Northwest Digest

Staff and Wire reports

Posted: Friday, January 28, 2005

Man gets jail time for vandalizing cars

JUNEAU - A man accused of kicking side mirrors from vehicles in the Marine Parking Garage in the early hours of Dec. 1 has been ordered to serve 150 days in jail.

Malcom D. Tullis, 22, agreed to plead guilty to a misdemeanor charge of fourth-degree criminal mischief to resolve felony charges of third-degree criminal mischief. He also pleaded guilty to a charge of failing to appear on the charge.

Juneau Superior Court Judge Larry Weeks sentenced him to an additional 30 days for missing his court date. For the criminal damage offense, Weeks suspended 150 days from a 270-day sentence and placed Tullis on probation for three years.

Restitution will need to be determined within 90 days, Weeks added, though he ordered that Tullis will have to pay at least $200 per month, beginning 30 days after his release from jail.

Police reported that 17 vehicles were damaged in the incident that led to the arrest. Damage was initially estimated at more than $5,000, before all of the victims were notified.

Fish board extends sockeye season

KENAI - New rules to allow Cook Inlet commercial drift fishermen to fish sockeye salmon earlier in the season have been adopted by the state Board of Fisheries.

The board failed to do away with "window" closure periods that east side setnetters said were causing too many fish to escape up the Kenai and Kasilof rivers. Setnetters use nets staked to a beach.

Commercial drift and sport fishing representatives told the Peninsula Clarion of Kenai they were happy with the board's decision.

"It's all a compromise," said United Cook Inlet Drifters Association President Roland Maw.

Maw said the board action, which granted drifters additional time in July and August, will help fishermen get to fish sooner and spread the harvest out more, something that will add to the overall quality of the product.

Kenai River Sportfishing Association President Ron Rainey said his group was pleased with cooperation behind the scenes between sport and commercial interests.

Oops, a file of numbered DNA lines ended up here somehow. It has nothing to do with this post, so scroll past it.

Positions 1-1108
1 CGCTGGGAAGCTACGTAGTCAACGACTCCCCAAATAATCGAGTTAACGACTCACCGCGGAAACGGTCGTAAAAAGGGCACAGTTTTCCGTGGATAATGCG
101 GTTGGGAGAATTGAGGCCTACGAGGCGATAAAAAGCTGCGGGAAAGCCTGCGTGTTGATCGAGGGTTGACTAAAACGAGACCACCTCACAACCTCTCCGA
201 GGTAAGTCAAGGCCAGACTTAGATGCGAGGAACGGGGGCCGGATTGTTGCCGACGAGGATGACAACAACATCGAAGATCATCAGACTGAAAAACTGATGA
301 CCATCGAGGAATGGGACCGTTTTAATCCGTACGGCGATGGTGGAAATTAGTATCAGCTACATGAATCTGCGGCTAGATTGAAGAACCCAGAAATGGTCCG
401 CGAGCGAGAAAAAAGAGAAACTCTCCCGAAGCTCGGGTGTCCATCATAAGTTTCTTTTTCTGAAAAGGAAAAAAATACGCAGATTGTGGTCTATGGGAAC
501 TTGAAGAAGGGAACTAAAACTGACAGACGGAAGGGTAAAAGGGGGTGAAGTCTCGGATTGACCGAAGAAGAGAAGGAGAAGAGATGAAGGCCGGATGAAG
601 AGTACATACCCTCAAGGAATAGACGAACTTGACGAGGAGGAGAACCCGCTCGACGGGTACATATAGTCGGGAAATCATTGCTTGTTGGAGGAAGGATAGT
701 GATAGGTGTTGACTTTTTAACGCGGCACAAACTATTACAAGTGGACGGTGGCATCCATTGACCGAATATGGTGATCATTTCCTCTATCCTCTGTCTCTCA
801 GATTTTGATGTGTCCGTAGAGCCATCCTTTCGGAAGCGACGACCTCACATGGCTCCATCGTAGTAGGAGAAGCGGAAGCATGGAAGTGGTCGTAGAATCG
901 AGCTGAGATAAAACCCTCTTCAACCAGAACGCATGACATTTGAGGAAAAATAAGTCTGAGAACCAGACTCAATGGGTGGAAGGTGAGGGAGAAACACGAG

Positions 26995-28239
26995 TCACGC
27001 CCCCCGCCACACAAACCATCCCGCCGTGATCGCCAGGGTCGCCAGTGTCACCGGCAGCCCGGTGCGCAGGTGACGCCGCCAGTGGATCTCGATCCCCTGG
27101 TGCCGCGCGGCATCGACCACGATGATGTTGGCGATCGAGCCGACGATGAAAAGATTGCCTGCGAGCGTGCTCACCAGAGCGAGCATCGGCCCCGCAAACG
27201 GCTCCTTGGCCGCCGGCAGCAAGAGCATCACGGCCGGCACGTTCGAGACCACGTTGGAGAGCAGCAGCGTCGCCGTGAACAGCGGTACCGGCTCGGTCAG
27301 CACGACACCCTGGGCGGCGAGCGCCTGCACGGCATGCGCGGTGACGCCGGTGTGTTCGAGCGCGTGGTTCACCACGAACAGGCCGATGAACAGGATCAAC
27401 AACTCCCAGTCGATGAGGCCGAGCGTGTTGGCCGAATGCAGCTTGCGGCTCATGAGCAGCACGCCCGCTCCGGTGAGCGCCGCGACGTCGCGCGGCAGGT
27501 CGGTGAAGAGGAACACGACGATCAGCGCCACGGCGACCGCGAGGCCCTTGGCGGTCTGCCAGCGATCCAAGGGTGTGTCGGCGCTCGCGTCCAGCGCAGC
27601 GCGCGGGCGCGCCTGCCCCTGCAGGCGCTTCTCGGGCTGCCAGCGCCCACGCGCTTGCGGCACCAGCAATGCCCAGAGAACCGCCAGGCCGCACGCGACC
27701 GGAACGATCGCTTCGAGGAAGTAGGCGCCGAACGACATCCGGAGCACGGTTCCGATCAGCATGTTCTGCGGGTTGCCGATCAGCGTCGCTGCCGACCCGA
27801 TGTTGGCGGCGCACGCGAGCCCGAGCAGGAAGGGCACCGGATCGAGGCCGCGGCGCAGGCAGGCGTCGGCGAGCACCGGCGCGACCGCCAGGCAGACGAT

Nonetheless, because the closure windows were allowed to remain in place, setnet fishers said they were far from happy.

Changes passed by the board will allow managers to grant setnet fishermen more hours of emergency order fishing time. Central district drift fishers will be allowed additional openings.

Damaged research boat heads to Hawaii

ANCHORAGE - A damaged Semester at Sea research vessel with 990 people on board changed course Thursday in a calmer Pacific Ocean and headed for Hawaii for repairs.

The 591-foot Explorer had been destined for Midway Island but chose to take the longer route to Honolulu for repairs, the Coast Guard said.

Semester at Sea is a study-abroad program for undergraduate students with the goal of giving students a more global perspective.

The Explorer lost power in three of its four engines Wednesday when a 50-foot wave broke bridge windows, damaged controls and injured two crew members. The vessel was about 650 miles south of Adak, which is 1,300 miles southwest of Anchorage.

Crew members were able to start a second engine but could manage just 10 knots - about 11.5 miles per hour - in 35-foot seas and winds gusting to 50 miles per hour.

Seas diminished Thursday to 15-foot seas with winds of 20 mph.

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